Collaborating With a Difficult Peer.
I recently spoke at an International conference in Europe including a daylong workshop about communication and delegation. One of the participants asked to meet me for dinner to discuss a difficult co-worker. He is a manager and spoke to me about a peer that often fails to deliver commitments on time, thus affecting this mangers ability to complete his own commitments. When this manager addresses the situation, his associate often gets upset and hijacked causing him to yell and or disengage. We discussed some ways that he could help hold his peer accountable that will keep him engaged and productive.
Working with a co-worker or peer that is difficult is a common occurrence. Learning how to navigate this kind of relationship will be a big help in your career. Here are a few suggestions that may be helpful.
Be honest about your perspective on the relationship. Is the difficulty only one sided or are there things about your behavior that may be adding to the difficulty of the relationship? Identify what is causing the tension. Get clear about the importance of the relationship. Your ability to manage the relationship well can be a boost to your career. Not managing it well may mean you miss deadlines and commitments. It may cause more stress and frustration. It may harm your reputation. If your co-worker is well liked or connected, this could cause problems for you if you choose to ignore or not address to situation. Learning to handle the situation professionally will be a big advantage to you as you grow in the organization or future organizations where you no doubt will encounter similar challenges.
Be open-minded and do your best to see the other person’s perspective. This will help you understand why they may be acting a certain way. This can increase your empathy. Typically, people do not behave in ways to purposefully make your life difficult. They are usually more focused on self-interests, which may conflict with your self-interests. Understanding this can take the edge off of any tension you may be experiencing.
Keep asking questions. When you are frustrated or confused, asking open-ended questions helps. It helps to diffuse tension by engaging the logic center of your brain. It gives you time to think, and helps create more clarity. Avoid asking “why” questions initially. Instead start with “what,” “when,” “how,” etc. Make sure that you are interested in what the other person has to say. This will help them be more open and honest with you.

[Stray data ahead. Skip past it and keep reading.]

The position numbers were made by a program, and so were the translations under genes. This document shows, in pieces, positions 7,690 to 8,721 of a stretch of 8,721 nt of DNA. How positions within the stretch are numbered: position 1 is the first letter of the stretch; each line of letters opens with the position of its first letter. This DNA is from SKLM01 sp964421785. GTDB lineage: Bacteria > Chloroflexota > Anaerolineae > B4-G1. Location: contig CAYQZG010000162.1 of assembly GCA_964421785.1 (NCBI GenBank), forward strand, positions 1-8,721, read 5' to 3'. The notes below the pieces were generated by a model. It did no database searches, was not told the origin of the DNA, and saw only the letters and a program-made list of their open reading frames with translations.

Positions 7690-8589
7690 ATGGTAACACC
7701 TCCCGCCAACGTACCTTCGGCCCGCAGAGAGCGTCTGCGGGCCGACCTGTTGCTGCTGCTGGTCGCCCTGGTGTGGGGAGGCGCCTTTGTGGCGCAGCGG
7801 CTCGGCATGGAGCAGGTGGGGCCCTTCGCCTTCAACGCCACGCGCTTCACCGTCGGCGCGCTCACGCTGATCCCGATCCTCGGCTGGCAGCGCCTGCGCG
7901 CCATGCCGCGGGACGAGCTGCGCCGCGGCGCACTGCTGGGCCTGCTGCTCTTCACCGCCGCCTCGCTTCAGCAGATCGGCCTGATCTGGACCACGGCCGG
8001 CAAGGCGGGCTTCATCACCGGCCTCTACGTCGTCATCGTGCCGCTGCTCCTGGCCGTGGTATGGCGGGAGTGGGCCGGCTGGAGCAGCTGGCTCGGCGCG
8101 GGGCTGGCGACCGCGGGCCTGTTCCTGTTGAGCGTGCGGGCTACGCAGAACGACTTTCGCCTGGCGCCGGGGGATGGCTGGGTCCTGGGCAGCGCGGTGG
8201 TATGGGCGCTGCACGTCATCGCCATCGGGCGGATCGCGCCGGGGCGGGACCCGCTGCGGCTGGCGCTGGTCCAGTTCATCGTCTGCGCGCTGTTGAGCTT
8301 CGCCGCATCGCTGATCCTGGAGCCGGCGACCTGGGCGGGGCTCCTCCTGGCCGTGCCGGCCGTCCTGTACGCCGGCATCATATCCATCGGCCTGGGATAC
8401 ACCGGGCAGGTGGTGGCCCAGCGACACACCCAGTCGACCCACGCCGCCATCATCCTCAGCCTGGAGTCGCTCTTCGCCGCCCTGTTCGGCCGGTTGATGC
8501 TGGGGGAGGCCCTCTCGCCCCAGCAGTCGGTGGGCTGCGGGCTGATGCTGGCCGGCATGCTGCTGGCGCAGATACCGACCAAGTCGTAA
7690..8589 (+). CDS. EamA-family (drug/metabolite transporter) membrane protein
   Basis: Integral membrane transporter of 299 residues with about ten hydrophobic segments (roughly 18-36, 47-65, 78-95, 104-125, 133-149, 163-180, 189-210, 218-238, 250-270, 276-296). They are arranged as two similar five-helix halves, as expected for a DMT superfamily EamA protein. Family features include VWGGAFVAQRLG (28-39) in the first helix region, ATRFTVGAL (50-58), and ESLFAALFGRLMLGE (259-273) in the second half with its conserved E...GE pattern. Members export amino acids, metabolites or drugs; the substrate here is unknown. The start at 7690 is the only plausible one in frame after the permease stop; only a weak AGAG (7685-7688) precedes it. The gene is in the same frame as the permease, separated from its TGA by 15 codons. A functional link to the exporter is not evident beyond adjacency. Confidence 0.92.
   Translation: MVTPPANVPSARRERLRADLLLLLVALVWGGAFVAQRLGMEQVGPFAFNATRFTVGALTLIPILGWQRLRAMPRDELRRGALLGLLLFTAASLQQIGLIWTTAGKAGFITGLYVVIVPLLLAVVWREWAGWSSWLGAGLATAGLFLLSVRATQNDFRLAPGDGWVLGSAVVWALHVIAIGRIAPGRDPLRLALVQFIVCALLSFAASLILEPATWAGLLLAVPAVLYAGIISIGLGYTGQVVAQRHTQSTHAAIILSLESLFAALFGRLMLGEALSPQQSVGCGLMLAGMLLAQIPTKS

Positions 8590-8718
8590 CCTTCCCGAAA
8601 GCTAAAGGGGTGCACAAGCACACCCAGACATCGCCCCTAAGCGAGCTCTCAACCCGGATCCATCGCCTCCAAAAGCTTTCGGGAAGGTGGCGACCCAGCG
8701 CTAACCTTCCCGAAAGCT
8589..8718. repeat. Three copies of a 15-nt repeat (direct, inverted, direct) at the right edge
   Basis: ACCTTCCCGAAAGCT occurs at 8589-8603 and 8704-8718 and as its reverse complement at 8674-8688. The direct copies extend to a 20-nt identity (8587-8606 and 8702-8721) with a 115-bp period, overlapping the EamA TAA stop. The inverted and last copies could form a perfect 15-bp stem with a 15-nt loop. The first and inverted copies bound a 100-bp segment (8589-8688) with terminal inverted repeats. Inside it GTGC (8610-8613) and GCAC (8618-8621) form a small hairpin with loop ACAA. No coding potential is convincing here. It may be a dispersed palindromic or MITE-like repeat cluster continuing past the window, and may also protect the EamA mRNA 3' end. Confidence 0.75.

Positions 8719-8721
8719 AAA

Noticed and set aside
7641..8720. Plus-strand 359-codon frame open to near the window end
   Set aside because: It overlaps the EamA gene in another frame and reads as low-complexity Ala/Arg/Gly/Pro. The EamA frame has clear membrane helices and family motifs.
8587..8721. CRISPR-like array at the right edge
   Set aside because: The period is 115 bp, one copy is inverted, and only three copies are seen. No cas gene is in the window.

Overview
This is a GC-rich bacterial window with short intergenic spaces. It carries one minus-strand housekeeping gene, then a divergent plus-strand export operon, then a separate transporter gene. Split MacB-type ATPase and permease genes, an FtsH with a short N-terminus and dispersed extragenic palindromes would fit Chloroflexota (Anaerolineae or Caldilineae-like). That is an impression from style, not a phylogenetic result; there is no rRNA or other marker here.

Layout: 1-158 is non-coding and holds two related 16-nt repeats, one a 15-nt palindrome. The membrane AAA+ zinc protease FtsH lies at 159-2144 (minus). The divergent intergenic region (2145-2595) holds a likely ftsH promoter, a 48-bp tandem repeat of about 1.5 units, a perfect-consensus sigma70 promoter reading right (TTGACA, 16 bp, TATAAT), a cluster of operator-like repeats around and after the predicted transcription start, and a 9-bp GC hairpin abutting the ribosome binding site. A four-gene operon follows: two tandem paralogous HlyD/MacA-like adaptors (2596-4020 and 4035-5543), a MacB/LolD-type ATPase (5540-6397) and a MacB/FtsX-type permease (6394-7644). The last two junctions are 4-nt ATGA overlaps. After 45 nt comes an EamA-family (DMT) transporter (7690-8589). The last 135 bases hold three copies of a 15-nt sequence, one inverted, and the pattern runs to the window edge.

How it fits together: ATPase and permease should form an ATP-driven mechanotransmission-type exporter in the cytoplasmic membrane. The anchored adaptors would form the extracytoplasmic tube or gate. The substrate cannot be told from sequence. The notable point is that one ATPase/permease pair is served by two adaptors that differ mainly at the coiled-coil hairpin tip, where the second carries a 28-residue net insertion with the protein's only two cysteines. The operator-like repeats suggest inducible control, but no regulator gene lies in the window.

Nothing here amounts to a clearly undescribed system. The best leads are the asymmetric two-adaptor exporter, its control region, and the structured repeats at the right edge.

Approach them as a collaborator and not a critic or adversary. They may feel the need to defend themselves. This will help them engage with you and will facilitate better discussion and help you learn information that will be beneficial to the project and your relationship.
If you are working on a project that depends on them, meet regularly to monitor progress and set expectations. For instance, ask them when they will achieve their next milestone and if that commitment will keep them on track for the project deadline. If the deadline they suggest will not keep the project on time, ask them to validate on a scale of 1-100% how confident they are their plan will meet requirements. Certainly share how your part of the project depends on their commitment. Ask them if there is anything that would prevent them from meeting their commitment. If there is, ask them what their plan is. If you suspect it is not enough, ask them, “what else can you do?” until you are satisfied with the answer. Avoid pushing too hard here.
Remember you have your own commitments. Avoid the temptation to take responsibility for their work. Some managers in the interest of maintaining peace take on work they are not responsible for. Maybe this happened to you in school where you worked on a group assignment and someone didn’t keep their commitments. In order to avoid a bad grade, some students just do the work themselves. Avoid being derailed by a co-worker. Certainly ask them how you might be able to work or collaborate with them better. Get their perspective on what would make things work better with the project or relationship.
Understand your behavioral traits and tendencies. Learn more about the traits and tendencies of your workers. This will help you understand the nature of conflicts. It will also help you understand where you can improve on your own behavior to adapt to the different styles of your team members. Understanding your strengths and opportunities for improvement can have a positive impact on your career. Be honest about the behaviors you want to improve. Let your co-workers know what things are hard for you and what you are working on. This may help them to be more open with you about their challenges and help them to be willing to be patient with you. If you would like to discover your strengths and potential areas for improvement, fill out a request for a communication and leadership survey here.
These suggestions will take effort and commitment on your part. There is no easy approach to challenging situations like this. Taking the time to develop your skills will have a positive impact on your career satisfaction, your culture, and on your professional success.
The Author Spencer Horn, is President of Altium Leadership. Additional articles that may interest you: Are You Failing Enough?; How To Create Success From Failure; Sick And Tired of Being Sick And Tired, How To Get Your People To Change Today, The Power of Accountability, How To Defeat The ‘Fog of War’ In Business